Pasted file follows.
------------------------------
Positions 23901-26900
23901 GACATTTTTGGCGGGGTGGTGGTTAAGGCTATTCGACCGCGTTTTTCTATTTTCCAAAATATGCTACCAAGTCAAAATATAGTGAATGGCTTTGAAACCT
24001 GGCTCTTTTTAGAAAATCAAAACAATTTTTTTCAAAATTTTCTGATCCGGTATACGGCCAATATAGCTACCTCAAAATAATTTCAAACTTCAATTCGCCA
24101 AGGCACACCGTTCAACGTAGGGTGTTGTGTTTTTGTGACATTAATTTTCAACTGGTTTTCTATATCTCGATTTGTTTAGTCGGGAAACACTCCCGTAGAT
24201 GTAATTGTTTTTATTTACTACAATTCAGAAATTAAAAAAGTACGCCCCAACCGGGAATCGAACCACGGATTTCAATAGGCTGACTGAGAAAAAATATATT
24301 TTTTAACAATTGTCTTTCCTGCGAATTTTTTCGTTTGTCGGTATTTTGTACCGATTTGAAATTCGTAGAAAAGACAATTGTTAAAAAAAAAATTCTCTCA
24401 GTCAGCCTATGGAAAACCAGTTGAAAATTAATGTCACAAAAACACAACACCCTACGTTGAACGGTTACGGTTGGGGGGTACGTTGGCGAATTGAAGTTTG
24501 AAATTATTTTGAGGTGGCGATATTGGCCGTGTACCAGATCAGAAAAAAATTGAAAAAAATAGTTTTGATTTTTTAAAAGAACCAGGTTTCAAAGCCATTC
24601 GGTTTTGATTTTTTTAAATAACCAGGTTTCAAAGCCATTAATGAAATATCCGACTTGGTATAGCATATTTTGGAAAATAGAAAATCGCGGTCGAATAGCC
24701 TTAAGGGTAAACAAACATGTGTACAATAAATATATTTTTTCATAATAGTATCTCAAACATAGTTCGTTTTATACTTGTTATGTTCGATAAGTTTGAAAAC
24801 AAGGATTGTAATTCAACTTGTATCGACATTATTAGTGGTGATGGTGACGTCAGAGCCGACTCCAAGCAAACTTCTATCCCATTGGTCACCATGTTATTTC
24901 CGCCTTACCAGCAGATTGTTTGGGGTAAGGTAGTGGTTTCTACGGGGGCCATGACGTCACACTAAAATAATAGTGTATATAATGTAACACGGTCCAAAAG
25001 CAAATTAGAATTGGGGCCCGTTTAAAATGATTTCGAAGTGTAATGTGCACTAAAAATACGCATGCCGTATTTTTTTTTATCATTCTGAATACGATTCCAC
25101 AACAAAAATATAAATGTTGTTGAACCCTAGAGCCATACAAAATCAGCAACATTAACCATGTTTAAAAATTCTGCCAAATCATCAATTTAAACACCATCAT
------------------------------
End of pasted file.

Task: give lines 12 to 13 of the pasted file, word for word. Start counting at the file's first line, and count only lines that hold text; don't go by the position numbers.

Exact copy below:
24901 CGCCTTACCAGCAGATTGTTTGGGGTAAGGTAGTGGTTTCTACGGGGGCCATGACGTCACACTAAAATAATAGTGTATATAATGTAACACGGTCCAAAAG
25001 CAAATTAGAATTGGGGCCCGTTTAAAATGATTTCGAAGTGTAATGTGCACTAAAAATACGCATGCCGTATTTTTTTTTATCATTCTGAATACGATTCCAC